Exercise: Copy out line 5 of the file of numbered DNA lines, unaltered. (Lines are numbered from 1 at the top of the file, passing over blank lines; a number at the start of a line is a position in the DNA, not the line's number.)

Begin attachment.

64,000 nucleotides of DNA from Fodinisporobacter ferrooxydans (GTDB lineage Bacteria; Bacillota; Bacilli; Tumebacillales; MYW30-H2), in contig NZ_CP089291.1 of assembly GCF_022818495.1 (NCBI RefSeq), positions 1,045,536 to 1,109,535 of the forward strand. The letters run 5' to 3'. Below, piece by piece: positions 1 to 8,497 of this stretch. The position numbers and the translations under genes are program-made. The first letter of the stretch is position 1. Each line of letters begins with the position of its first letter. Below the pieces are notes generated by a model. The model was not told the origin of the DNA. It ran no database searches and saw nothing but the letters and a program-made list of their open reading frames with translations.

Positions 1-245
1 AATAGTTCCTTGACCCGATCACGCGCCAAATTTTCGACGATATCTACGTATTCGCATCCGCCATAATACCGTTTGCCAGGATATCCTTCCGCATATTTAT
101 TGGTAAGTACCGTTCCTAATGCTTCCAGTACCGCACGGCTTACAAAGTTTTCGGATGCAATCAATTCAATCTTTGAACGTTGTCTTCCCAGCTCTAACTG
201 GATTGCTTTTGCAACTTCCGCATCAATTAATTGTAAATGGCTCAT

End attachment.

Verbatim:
201 GATTGCTTTTGCAACTTCCGCATCAATTAATTGTAAATGGCTCAT